As far as I understand it, the "step" parameter is the amount of steps per frame. So with a step value of 512 and fps of 20 that is 10240 steps per second.

The Problem is, that it displays only every 512th step. If it took only 3600 steps for a minute it would show every step with 60fps (60 steps per second * 60 seconds in a minute).


Sadly that can't work with the current design
>At the very top, there's the clock. It is a 11520 period clock. Note that you need about 10.000 generations to ensure the display is updated appropriately, but the design should still be stable with a clock of smaller period (about 5.000 or so - the clock needs to be multiple of 60).
You'd need to redesign the thing for a smaller display, or it would all just be a mess

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Nuclear waste lasts a long time, like super long. We're talking longer than all of recorded history by orders of magnitude. Right now, the only way we know how to deal with this waste is to bury it somewhere and put up a bunch of signs that say "there's a bunch of radioactive material here, so put away that shovel." The problem is, language changes over time. English from a mere 500 years ago is nearly indecipherable to anyone without a college degree. How do we tell people 10,000 years in the future to stay away, without dedicating the resources to constantly maintain these burial sites? What if we get sent back to the stone age by a meteor impact, massive pandemic, or nuclear holocaust? What then?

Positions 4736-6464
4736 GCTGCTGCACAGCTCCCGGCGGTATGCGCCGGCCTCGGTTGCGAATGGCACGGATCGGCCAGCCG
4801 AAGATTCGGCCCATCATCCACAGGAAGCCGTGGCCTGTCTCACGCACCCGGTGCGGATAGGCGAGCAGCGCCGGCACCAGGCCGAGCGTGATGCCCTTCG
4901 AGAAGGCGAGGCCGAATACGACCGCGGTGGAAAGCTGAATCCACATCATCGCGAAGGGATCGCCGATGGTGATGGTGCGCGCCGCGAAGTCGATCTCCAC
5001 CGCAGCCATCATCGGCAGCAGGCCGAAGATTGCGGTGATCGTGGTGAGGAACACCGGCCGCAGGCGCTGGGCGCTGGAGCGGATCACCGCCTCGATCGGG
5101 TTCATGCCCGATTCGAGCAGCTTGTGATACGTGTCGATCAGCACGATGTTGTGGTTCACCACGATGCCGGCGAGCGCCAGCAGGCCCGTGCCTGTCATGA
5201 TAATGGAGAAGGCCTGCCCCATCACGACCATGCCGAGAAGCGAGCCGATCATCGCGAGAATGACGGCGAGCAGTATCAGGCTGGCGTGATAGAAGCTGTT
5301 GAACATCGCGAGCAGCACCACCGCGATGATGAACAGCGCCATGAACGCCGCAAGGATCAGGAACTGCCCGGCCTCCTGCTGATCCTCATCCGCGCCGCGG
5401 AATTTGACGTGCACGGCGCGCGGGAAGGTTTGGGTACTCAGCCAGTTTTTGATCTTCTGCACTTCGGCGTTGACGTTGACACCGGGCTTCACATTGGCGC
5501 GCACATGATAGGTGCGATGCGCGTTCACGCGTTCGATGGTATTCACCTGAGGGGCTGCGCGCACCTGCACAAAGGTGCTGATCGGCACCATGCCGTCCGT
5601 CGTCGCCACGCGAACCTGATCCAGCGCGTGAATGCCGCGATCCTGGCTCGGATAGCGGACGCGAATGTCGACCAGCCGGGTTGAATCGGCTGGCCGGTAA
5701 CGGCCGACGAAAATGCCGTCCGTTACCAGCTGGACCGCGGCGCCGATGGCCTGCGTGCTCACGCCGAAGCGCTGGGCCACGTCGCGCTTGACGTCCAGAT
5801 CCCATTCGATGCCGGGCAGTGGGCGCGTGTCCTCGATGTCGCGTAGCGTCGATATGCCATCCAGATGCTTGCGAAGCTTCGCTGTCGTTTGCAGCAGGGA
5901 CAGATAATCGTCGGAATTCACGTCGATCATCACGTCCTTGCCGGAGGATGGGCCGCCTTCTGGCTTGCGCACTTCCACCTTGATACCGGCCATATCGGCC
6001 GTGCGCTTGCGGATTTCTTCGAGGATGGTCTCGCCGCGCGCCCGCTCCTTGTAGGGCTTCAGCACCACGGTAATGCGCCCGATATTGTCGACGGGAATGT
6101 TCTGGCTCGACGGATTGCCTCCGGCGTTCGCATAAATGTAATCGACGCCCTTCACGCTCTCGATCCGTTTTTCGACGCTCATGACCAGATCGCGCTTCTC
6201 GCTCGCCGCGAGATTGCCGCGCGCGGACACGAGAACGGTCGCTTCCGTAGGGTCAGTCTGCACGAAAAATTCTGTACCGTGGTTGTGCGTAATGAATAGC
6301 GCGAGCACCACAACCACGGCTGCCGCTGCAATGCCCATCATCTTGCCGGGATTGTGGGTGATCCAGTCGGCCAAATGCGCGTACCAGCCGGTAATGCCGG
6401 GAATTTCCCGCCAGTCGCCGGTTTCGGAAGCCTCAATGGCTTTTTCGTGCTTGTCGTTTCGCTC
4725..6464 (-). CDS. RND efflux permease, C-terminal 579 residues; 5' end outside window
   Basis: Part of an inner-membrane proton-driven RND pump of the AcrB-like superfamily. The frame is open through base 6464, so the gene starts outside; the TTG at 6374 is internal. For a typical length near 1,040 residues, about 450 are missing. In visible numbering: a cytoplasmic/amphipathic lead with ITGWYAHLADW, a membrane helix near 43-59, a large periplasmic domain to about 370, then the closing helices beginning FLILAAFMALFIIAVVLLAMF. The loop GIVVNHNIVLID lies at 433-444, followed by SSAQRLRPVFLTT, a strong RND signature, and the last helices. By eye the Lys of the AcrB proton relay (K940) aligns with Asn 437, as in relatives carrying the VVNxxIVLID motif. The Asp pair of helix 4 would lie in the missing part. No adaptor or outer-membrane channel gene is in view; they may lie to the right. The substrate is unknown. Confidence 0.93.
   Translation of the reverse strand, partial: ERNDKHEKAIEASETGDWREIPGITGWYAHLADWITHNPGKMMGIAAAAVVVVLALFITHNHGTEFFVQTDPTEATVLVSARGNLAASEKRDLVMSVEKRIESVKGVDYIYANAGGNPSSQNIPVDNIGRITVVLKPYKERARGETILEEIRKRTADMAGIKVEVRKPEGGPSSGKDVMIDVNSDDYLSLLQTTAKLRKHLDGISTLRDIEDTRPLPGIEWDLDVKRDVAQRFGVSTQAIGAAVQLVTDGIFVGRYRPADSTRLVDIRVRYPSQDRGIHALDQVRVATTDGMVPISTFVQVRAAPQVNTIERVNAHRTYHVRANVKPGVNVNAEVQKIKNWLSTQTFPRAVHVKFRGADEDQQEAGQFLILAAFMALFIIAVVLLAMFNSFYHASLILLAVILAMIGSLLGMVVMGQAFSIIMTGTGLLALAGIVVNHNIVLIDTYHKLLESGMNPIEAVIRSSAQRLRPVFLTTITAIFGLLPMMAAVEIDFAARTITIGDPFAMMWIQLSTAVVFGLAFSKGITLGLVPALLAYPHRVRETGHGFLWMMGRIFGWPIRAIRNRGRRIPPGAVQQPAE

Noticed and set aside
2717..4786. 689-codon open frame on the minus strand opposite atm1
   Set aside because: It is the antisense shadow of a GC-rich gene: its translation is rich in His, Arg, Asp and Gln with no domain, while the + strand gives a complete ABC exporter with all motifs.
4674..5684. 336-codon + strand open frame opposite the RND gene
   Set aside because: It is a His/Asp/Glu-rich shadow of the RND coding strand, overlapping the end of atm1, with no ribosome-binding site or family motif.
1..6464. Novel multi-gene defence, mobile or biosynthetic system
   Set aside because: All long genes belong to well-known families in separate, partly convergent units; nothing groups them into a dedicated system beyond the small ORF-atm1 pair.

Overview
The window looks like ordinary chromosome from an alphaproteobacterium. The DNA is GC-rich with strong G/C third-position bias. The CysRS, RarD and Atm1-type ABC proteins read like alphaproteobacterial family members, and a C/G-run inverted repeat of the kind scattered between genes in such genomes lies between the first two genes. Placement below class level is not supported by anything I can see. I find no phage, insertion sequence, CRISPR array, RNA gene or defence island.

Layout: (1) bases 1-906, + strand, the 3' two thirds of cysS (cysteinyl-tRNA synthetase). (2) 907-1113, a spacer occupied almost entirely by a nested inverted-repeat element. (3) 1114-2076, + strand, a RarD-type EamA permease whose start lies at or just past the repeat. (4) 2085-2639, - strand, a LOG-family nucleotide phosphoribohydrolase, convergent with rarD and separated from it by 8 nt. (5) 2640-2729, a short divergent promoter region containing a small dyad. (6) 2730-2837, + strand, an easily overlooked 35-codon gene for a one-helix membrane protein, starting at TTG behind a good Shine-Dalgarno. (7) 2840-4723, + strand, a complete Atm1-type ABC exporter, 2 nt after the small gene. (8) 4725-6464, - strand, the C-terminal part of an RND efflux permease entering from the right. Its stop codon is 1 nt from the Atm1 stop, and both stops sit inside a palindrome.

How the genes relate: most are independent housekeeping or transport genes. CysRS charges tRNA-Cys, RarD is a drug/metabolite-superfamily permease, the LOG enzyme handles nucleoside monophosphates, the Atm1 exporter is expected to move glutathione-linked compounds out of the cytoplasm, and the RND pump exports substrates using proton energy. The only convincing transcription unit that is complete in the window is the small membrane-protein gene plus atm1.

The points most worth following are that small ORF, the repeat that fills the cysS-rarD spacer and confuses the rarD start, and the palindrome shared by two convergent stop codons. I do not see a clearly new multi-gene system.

The Sandia Report gives 9 messages that need to be conveyed:
>This place is a message... and part of a system of messages... pay attention to it!
>Sending this message was important to us. We considered ourselves to be a powerful culture.
>This place is not a place of honor... no highly esteemed deed is commemorated here... nothing valued is here.
>What is here was dangerous and repulsive to us. This message is a warning about danger.
>The danger is in a particular location... it increases towards a center... the center of danger is here... of a particular size and shape, and below us.
>The danger is still present, in your time, as it was in ours.
>The danger is to the body, and it can kill.
>The form of the danger is an emanation of energy.
>The danger is unleashed only if you substantially disturb this place physically. This place is best shunned and left uninhabited.
Humans are notoriously curious, so it's rather difficult to keep them out of the metaphorical cookie jar. Especially when said cookie jar is filled with the curses of ancient gods. Written language is useless, as has been covered, and word of mouth is dodgy at best. So it's down to symbols to communicate the message of "bad, stay away." These range from fairly tame, like a grimacing human face, to badass, like so-called "hostile architecture" (pic related)